Weaving Working Webs aims to explore the relationship between local textile designers and the textile industry in Dundee.
Given the historical significance Dundee holds in the production and manufacture of textiles (during the C19th at the height of Dundee’s industrial boom with ‘Jute, Jam & Journalism’), it is interesting to observe now that a majority of textile design graduates from Duncan of Jordanstone, move away post graduation in pursuit of their careers. This project poses question as to why, with Dundee’s growing artistic development, staying can be a less attractive offer for textile design students? Time has seen the mill trade in Dundee diminish and but now, with the forthcoming build of Victorian and Albert Museum, Dundee and the creative arts continue to flourish. The current local textile industry should be a relevant part of this growth.
Recent graduates and local producers, mills and manufacturers, have expressed the view that there are weak links between designers and local businesses, with most designers outsourcing their materials. Given the instability of the current economic climate and concerns with sustainability, it seems it would be more apt for communities to support local trade, promote pride in local production and sourcing, regenerate revenue and encourage the creation of a new creative opportunities within the local community. Textiles Scotland and Scottish Enterprise are working in conjunction at the moment ‘to strengthen the textiles industry in Soctland’, highlighting Tayside (and Dundee) as a strong contributor. The V&A, Dundee also tell us that design in Dundee will be used to deliver change and to demonstrate the creative capacity of Scotland.
The hope for Weaving Working Webs is therefore to inspire confidence in working within the textile field in Dundee and to help build networks and clear lines of support and resources. The project proposes to work with local concerned authorities like Halley Stevensons, (previously The Baltic Works), The Verdant Works and The McManus Galleries to understand correctly past production in Dundee; approach successful local designers; and focus on the experience of past graduates, new graduates and current undergraduates in relation to their work and their ability to work in Dundee. The goal is to build upon the inspiring local textile heritage and re-establish relationships between the industry and local designers by exploring opportunities and benefits to Dundee’s textile potential, as it exists in this present climate. This could result in stronger bonds between designers, encourage an evolution in practice and networking and contribute to a more sustainable textile future in Dundee.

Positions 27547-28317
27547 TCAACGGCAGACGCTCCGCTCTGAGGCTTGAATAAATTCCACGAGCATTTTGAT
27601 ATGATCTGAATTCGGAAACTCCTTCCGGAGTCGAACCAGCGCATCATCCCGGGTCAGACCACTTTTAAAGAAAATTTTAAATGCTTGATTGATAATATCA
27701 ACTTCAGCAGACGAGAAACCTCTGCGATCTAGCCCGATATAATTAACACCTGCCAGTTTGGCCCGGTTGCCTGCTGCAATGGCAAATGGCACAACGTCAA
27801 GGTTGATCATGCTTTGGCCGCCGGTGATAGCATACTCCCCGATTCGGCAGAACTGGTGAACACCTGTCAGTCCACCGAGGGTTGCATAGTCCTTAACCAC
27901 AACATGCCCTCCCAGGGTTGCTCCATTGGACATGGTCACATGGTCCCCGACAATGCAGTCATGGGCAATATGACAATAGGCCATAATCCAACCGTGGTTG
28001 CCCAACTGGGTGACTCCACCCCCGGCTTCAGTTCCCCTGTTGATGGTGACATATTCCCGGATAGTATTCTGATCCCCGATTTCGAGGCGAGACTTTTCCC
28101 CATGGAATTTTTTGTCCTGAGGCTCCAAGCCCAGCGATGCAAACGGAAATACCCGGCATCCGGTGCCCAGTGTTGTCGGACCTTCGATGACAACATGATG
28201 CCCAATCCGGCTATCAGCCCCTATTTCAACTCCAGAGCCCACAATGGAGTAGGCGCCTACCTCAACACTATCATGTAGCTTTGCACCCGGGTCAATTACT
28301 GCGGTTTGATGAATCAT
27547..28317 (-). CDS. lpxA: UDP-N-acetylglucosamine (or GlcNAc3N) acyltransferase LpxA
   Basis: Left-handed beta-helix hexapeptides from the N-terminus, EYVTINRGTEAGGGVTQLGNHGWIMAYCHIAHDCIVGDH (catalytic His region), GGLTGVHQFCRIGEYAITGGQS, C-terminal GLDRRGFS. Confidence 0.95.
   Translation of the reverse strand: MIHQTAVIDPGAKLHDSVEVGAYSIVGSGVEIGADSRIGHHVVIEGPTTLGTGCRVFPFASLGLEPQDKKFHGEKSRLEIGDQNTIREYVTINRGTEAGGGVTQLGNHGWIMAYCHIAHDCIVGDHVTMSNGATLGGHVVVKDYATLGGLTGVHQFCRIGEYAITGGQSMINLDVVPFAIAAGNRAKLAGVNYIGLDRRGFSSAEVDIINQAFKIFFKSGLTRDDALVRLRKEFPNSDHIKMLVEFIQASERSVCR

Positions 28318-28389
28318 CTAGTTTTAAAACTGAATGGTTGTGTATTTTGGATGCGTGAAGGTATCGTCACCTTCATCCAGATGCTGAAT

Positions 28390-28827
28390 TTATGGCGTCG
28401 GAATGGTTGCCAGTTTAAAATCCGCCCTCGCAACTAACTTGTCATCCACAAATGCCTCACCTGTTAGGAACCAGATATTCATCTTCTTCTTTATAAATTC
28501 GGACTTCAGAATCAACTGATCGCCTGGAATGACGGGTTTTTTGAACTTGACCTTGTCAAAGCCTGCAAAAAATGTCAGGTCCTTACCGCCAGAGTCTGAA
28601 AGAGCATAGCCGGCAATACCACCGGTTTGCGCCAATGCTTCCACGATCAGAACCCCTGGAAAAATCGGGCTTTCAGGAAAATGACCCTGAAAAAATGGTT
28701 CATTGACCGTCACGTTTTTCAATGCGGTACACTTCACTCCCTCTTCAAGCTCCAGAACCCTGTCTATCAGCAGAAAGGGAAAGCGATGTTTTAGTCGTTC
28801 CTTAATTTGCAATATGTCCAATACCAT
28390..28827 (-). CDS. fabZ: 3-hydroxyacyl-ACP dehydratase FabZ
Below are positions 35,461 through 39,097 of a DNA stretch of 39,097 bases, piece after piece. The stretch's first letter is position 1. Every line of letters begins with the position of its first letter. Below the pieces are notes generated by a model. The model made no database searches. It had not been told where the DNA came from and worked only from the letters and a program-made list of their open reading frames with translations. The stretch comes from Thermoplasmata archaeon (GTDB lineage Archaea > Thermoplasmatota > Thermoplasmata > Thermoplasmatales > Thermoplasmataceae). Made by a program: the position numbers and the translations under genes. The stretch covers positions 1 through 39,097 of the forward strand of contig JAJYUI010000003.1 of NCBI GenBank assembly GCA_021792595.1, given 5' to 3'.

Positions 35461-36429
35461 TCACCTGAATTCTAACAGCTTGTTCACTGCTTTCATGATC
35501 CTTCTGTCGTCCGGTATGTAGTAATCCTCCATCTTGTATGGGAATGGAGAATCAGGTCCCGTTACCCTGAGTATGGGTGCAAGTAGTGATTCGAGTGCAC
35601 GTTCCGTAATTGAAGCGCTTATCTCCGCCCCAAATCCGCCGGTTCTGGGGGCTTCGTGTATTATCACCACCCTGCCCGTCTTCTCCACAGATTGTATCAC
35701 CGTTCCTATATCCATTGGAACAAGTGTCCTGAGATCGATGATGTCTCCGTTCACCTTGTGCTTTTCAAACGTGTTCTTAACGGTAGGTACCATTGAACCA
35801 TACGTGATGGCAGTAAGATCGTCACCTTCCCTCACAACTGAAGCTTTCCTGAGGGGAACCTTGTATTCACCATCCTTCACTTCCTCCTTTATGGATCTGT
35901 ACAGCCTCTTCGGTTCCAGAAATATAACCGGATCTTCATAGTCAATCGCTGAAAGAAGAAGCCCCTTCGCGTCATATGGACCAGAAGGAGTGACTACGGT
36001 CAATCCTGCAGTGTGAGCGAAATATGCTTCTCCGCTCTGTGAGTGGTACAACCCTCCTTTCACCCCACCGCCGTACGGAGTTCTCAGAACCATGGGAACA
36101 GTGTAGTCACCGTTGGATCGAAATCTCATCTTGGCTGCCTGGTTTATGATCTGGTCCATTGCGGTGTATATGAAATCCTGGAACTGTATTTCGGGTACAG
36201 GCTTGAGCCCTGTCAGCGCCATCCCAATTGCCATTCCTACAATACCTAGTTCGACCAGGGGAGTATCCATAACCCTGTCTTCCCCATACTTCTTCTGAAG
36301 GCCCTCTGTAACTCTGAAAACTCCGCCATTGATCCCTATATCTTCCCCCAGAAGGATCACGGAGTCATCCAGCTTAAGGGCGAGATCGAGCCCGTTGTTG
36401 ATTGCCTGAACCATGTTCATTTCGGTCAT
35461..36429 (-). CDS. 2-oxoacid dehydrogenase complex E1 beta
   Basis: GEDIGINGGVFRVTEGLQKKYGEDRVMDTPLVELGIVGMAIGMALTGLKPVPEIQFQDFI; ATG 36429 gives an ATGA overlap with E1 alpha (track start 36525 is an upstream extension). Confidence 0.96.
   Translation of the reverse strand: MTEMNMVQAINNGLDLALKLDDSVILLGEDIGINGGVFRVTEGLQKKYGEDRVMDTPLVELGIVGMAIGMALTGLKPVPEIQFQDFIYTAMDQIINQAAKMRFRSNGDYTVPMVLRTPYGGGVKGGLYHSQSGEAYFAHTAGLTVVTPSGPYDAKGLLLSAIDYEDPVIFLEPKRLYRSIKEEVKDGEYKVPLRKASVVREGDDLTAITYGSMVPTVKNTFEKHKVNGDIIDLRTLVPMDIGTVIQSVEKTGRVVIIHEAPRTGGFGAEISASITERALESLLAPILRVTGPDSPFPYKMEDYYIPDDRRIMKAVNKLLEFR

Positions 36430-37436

Weaving Working Webs’ plan is to work with and collate information on local producers, suppliers and designers and plot a map of ‘materials’ (be this inspirations, fabrics or dyes?) to encourage designers to source locally, with pride and to be aware of peer activity. The concept being similar to mapped projects such as The Woolly Way of Ireland and the crafts map by Textiles from South West, only with Weaving Working Webs, being specific to Dundee and Dundee based designers. This project is inspired largely by peer observation, local opinion on trade and Wendy E Brawer’s Green Map, the core idea to encourage along side this ‘map’, a creative community and support network base for undergraduate textile design students, new graduates and practicing local designers.
Ferraro, E., White, R., Cox E., Bebbington, J. and Wilson, S., 2011, Craft and sustainable development: reflections on Scottish craft and pathways to sustainability craft + design enquiry, vol. 3 [Online] Available at: http://www.craftaustralia.org.au/cde/index.php/cde/article/viewFile/18/18 [Accessed January 2012]
Hunt W, Ball L, Pollard E (2010), Crafting Futures: a study of the early careers of crafts graduates UK higher education institutions, Institute for Employment Studies/University of the Arts London/Crafts Council [Online] Available at: http://www.craftscouncil.org.uk/files/file/cd68904f6f59df22/crafting-futures-executive-summary.pdf [Accessed December 2011]
Ball L, Pollard E, Stanley N (Jan 2010) Creative Graduates Creative Futures
Textiles Scotland, 2011. Industry Overview. [Online] Available at: http://www.textilescotland.co.uk/Industry-overview.aspx>[Accessed 3 December 2011]
V&A at Dundee, 2011. Design Scotland, Design in Action. [Online] Available at: http://VandAatDundee.com/your-future/project/what-it-will-be/ [Accessed 3 December 2011]
PRINTED TEXTILE DESIGNER
BDES HONS DUNCAN OF JORDANSTONE, DUNDEE
Sara Nevay is a textile designer based in Dundee. Her work is concerned with promoting sustainable attitudes towards fashion and textiles. She has returned to Duncan of Jordanstone to undertake her Masters study after a year out working for a local fabric mill. It was here, and through other personal experiences as a new textile designer in Dundee, that Weaving Working Webs was born. Her skills being rooted mostly in a craft based practice, Nevay has returned this year with the intent to broaden her understanding of the current design climate.
Blog available via: http://saranevay.wordpress.com/